This past weekend I had a wonderful time participating in a yard sale/barbecue/bake sale in support of the Juvenile Diabetes Research Foundation (JDRF). Their mission is to cure type 1 diabetes (T1D) and improve the lives of those living with the disease.
Like many of you, I have a family history of diabetes, specifically, type 1, with aunts, uncles, nieces and cousins who have this illness. So, supporting diabetes research is near and dear to my heart.
If you are unfamiliar with type 1 diabetes (T1D), it can affect any of us, at any age. Although most people are diagnosed as children, it is not just a child’s disease, and in fact, 25% of people with T1D are diagnosed as adults.1
According to the Juvenile Diabetes Research Foundation –
“Type 1 diabetes (T1D) is an autoimmune disease that occurs when the body’s immune system attacks and destroys the cells in the pancreas that make insulin. Unlike type 2 diabetes, T1D is not linked to being overweight, lack of exercise or other lifestyle factors. It is not preventable and its cause is unknown.
The challenges of living with a life-threatening disease
People with T1D must take insulin via syringe or insulin pump in required doses in order to control glucose levels in their blood. This continuous glucose monitoring involves testing their blood sugar by pricking their finger(s) six or more times a day. Despite this constant attention, people with T1D still run the risk of dangerously high blood sugar levels, which can lead to complications, or dangerously low blood sugar levels, which can result in a coma.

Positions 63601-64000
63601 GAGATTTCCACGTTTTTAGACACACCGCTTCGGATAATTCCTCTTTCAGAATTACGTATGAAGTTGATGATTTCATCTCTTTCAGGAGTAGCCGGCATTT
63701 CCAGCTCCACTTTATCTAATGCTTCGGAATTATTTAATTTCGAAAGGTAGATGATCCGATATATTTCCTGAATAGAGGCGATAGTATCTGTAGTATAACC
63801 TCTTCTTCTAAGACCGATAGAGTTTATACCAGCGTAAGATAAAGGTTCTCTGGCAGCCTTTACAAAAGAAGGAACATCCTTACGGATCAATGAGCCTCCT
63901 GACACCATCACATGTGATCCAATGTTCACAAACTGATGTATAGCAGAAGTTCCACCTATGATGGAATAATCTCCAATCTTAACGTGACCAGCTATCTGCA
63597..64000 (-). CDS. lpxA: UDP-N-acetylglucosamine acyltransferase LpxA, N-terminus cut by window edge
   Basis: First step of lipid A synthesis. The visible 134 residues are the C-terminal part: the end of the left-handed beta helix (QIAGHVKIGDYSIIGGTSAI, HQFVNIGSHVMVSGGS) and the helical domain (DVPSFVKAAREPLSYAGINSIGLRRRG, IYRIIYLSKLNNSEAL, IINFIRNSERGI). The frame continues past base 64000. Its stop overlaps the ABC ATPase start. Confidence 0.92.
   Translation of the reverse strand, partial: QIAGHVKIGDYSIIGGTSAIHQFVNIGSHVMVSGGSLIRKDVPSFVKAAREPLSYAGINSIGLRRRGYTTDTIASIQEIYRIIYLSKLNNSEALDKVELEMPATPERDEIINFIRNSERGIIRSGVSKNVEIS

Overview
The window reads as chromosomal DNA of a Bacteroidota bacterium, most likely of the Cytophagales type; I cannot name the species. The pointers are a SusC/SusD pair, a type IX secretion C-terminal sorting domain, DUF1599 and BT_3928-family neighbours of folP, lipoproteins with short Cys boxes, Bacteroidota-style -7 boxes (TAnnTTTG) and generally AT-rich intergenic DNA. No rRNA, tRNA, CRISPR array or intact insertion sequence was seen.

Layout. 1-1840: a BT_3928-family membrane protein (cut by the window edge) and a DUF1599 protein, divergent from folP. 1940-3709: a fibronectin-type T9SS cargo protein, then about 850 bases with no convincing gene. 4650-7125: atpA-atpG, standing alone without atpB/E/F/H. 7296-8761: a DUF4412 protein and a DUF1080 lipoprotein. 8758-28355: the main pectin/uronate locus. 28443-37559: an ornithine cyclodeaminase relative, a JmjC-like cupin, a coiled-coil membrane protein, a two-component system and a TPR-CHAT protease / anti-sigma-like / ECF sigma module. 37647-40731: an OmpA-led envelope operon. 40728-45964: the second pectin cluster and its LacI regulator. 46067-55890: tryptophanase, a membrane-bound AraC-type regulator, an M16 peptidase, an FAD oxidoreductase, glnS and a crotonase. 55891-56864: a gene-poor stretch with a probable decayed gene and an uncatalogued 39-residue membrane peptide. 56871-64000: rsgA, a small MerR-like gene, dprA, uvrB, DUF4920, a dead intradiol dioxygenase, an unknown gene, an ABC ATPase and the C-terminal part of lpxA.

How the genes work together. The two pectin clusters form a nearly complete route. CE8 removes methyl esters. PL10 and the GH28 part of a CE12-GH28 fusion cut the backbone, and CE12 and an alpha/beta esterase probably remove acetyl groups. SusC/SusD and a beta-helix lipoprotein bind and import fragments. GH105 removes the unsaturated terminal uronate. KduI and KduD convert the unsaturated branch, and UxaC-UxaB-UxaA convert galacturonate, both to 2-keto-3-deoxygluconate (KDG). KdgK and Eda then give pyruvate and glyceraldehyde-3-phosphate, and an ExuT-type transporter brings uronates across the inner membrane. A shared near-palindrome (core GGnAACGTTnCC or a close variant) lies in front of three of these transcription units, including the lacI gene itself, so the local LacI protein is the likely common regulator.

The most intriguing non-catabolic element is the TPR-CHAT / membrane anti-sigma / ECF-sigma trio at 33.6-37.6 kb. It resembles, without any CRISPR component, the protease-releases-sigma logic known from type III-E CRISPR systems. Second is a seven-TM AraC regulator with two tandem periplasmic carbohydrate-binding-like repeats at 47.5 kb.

Insulin is not a cure
While insulin injections or infusion allow a person with T1D to stay alive, they do not cure the disease, nor prevent long-term complications. Diabetes is the leading cause of amputations, blindness, kidney and heart disease, and other debilitating conditions.
T1D strikes both children and adults at any age.
What are the symptoms?
T1D often develops suddenly and can produce symtoms such as:
- Sudden weight loss
- Blurred vision
- Abnormal thirst and a dry mouth
- Frequent urination
- Lack of energy, extreme tiredness
- Constant hunger
300,000+ Canadians may have T1D. Nationally, the average incidence rate has been growing at an estimated 5.1% per year – higher than the global average.” 1
Not only was the yard sale/barbecue/bake sale a wonderful cause, it’s always lots of fun to get together with family and friends. I also enjoyed meeting the lovely people who dropped by to find some great deals, pick up some baked goods, grab a hot dog or popsicle and generally support diabetes research.
If you would like to support the Juvenile Diabetes Research Foundation, you can visit HERE.
Do you or anyone you know have type 1 diabetes? If so, how old were you (or them) when diagnosed?